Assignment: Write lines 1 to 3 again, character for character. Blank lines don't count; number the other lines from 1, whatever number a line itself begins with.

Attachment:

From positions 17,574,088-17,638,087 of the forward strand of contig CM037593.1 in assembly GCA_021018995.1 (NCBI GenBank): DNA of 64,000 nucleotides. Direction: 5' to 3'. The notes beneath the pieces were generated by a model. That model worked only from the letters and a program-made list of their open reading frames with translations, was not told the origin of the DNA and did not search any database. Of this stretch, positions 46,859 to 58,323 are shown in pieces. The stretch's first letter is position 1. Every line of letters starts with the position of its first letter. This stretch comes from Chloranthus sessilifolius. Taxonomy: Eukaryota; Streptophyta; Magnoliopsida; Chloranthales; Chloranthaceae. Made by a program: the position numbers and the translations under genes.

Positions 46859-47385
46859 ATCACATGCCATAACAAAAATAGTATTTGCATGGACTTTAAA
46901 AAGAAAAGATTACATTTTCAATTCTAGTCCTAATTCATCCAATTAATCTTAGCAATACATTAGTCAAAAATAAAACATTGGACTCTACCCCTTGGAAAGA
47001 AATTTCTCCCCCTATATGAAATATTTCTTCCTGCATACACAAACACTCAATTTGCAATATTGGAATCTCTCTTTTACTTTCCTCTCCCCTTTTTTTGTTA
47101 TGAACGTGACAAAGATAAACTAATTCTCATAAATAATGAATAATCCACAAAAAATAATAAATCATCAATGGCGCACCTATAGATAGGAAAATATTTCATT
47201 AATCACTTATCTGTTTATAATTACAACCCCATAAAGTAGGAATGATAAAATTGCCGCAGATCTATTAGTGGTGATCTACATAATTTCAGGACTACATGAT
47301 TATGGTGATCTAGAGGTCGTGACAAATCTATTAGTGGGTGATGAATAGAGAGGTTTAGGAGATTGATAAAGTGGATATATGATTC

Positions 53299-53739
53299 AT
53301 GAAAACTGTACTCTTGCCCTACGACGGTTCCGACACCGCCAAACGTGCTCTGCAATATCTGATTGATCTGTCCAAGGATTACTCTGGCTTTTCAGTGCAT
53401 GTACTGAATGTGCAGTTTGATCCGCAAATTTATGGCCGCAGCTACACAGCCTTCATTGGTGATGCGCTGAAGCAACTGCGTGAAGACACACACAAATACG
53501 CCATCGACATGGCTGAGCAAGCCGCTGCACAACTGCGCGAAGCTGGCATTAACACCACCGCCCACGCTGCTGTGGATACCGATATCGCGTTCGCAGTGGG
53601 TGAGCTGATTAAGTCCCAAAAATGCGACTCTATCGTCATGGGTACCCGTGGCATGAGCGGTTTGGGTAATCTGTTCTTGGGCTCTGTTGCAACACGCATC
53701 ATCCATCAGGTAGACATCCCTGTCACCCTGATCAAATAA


From positions 17,574,088-17,638,087 of the forward strand of contig CM037593.1 in assembly GCA_021018995.1 (NCBI GenBank): DNA of 64,000 nucleotides. Direction: 5' to 3'. The notes beneath the pieces were generated by a model. That model worked only from the letters and a program-made list of their open reading frames with translations, was not told the origin of the DNA and did not search any database. Of this stretch, positions 46,859 to 58,323 are shown in pieces. The stretch's first letter is position 1. Every line of letters starts with the position of its first letter. This stretch comes from Chloranthus sessilifolius. Taxonomy: Eukaryota; Streptophyta; Magnoliopsida; Chloranthales; Chloranthaceae. Made by a program: the position numbers and the translations under genes.

Positions 46859-47385
46859 ATCACATGCCATAACAAAAATAGTATTTGCATGGACTTTAAA